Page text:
One of the little settlements that would remain a centerpiece for Indian troubles and revolution was Gonzales, the capital of Green DeWitt's young Texas colony. The area of DeWitt's Colony as contracted with the Mexican government included all of present Gonzales, Caldwell, Guadalupe, and DeWitt Counties and portions of Lavaca, Wilson, and Karnes Counties.

The peace in this area was shattered on July 2, 1826, when a party of Indians attacked a group of pioneers, stealing their horses and personal effects. Bazil Durbin was wounded by a rifle ball that drove so deeply into his shoulder that it remained there for the next thirty-two years of his life. The Indians next plundered the double log home of James Kerr, where John Wightman had been left alone in charge of the premises. Wightman was killed, mutilated, and had his scalp removed by the Indians. The fear spread by this depredation was enough to prevent the Gonzales area from being permanently settled again until the spring of 1828.

Massacre at Castleman's Cabin

15 mi. W of Gonzales April 15th, 1835.
From the book, Savage Frontier, by Stephen L. Moore:

The campground was ominously quiet as the first rays of sunlight filtered through the trees along Sandies Creek. The dawn air was cool on the mid-April morning in South Texas. The tranquility was violently interrupted by the sudden report of rifles and resounding war whoops as more than sixty Comanche Indians descended on the scene.

The men of the camp scrambled to make a stand. Improvising breastworks of carts, packsaddles, and trading goods, the besieged fired back at the howling Indians who outnumbered them by upwards of six to one. The contest was fierce, but it was over before it had begun.

From a small porthole type window in his pioneer cabin several hundred yards away, John Castleman could only watch the massacre in anguish. He was frustrated that he could not assist the besieged and that they had not heeded his advice.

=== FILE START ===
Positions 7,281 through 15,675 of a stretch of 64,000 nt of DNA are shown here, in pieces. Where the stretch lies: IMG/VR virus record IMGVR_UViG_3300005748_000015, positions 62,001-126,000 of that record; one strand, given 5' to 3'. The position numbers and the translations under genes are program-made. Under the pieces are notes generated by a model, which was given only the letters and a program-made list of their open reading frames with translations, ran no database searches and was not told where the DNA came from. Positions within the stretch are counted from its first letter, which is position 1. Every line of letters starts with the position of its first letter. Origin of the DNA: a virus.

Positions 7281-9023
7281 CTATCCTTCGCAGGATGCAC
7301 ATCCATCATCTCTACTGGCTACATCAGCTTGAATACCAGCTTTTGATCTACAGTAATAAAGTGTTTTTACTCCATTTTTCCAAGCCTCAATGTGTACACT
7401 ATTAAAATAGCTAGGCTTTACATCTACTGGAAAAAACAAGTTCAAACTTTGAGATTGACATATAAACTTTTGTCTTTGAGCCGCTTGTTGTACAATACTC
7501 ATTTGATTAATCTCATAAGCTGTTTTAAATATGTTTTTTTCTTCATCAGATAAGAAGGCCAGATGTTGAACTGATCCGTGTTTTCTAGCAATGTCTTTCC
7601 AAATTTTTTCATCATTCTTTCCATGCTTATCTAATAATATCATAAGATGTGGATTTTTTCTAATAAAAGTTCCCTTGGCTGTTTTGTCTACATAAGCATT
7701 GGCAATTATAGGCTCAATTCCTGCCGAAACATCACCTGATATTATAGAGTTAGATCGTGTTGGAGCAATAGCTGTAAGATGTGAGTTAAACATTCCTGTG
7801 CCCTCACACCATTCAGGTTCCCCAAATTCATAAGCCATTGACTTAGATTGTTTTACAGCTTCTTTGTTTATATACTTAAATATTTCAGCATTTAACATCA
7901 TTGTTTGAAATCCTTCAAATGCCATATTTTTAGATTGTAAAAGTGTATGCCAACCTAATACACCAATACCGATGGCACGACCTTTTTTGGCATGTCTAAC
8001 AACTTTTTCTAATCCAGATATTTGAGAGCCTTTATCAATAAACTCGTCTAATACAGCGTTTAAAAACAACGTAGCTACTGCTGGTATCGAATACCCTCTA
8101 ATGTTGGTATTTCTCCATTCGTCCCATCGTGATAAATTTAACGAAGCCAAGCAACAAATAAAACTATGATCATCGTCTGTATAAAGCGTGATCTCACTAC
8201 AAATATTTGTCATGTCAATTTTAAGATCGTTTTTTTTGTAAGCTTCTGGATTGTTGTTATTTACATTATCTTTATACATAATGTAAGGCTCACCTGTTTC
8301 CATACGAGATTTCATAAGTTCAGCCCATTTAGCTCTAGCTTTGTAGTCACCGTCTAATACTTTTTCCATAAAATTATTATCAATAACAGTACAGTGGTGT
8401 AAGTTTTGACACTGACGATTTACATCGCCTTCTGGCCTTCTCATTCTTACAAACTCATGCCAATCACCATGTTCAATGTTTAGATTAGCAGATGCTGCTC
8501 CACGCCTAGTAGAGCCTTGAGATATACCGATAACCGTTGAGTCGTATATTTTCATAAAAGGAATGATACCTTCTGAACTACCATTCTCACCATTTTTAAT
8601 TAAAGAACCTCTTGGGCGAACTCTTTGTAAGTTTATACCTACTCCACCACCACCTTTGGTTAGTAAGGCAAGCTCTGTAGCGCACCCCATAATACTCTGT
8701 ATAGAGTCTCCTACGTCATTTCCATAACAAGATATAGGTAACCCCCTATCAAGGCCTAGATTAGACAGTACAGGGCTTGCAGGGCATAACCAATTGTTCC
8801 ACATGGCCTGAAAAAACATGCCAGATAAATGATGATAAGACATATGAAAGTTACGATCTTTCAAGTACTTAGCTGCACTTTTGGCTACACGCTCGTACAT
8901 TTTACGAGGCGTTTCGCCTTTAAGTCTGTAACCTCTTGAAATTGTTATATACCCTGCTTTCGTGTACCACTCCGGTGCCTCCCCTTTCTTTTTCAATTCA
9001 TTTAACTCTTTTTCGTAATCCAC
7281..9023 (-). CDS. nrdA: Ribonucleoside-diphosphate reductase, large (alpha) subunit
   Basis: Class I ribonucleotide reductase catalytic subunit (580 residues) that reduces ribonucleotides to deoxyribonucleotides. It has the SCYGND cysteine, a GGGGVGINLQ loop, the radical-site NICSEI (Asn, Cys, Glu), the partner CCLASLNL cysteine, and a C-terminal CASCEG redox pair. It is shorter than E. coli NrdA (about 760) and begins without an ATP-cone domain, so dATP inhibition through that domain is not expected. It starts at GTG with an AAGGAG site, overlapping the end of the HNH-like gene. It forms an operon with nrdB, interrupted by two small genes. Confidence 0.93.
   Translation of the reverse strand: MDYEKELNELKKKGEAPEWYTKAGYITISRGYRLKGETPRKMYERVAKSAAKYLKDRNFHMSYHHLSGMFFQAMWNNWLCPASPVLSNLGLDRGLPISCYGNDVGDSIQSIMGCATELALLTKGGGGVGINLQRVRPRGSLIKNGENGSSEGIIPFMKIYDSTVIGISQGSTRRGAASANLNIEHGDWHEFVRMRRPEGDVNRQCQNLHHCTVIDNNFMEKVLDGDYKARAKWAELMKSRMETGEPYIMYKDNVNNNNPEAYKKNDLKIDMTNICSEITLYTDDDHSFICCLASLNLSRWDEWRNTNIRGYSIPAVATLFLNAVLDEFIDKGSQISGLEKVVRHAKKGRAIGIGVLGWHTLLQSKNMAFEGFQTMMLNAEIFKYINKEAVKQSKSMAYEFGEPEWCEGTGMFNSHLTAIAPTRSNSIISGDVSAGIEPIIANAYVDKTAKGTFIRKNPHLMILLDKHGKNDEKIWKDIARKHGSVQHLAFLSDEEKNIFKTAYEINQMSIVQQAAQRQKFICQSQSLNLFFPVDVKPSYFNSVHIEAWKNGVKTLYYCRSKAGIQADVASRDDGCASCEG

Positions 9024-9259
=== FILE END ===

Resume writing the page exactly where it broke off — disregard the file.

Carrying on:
His gut instinct was to open fire with his rifle, however futile the effort may prove to be. Only the pleading of Castleman's wife restrained him. The first shot he fired would only ensure that he, his wife, and his children would also be slaughtered. Even still, it was difficult to watch as others died before him.

Castleman and his pioneer family had become bystanders to a bloody Indian depredation in south central Texas. It was April 1835 when the Indians descended near his place and slaughtered a party of traders.

John Castleman, a backwoodsman from Missouri, had settled with his wife, four children, and his wife's mother in the autumn of 1833 fifteen miles west of Gonzales. His cabin often served as a place of refuge for travelers moving down the San Antonio Road from Gonzales. Castleman's place was located in present Gonzales on Sandies Creek, a good watering hole. Indians were known to be about the area, and they had even killed his four dogs in one attempt to steal Castleman's horses.

...The traders declined the offer to use Castleman's cabin, choosing to retire for the night near the waterhole. The Indians attacked these traders right at daylight, the yelling from which had awakened Castleman. The traders fired back and continued to hold their ground for some four hours while the Indians circled them. The attackers slowly tightened their circle as the morning sun rose, falling back temporarily whenever the traders managed to inflict damage on their own numbers.

The traders suffered losses and drew to a desperate point. The furious Comanches finally took advantage of their enemies' desperation and made an all-out onslaught from three sides. They succeeded in drawing the fire of the party simultaneously and left them momentarily unloaded. During this brief instant, the Indians rushed in with victorious war whoops and fell upon the traders in hand-to-hand combat.

Raiding to acquire fine stock and other goods became a ruthless sport to the Comanche (translatable as "the real people" in Indian tongue) as settlement of Texas began to encroach upon the hunting lands the Indians had long claimed. By 1830 the Indian population in the territory of Texas was perhaps fifteen thousand compared to about seventeen thousand settlers of Anglo-European, Mexican national, and black origin. In combat with early settlers, the Comanche warriors had learned to exploit any advantage a battle might offer them, such as lengthy time required to reload weapons in the case of the French and Mexican traders. The determined Indians could accurately fire a half dozen arrows in the time it took an opponent to reload his rifle a single time. The battlewise Comanches forced the traders to discharge all their weapons at once before moving in to slaughter the men before they could reload.

This last terrific charge was witnessed by Castleman from his window, and he immediately realized that it was all over for the poor traders. The victims were brutally mutilated and scalped. The Comanches stayed long enough to dispose of their own dead, round up the traders' mules, and collect all of the booty that was desired. As they slowly rode past his house single file, Castleman counted eighty surviving warriors, each shaking his shield or lance at the house as they passed.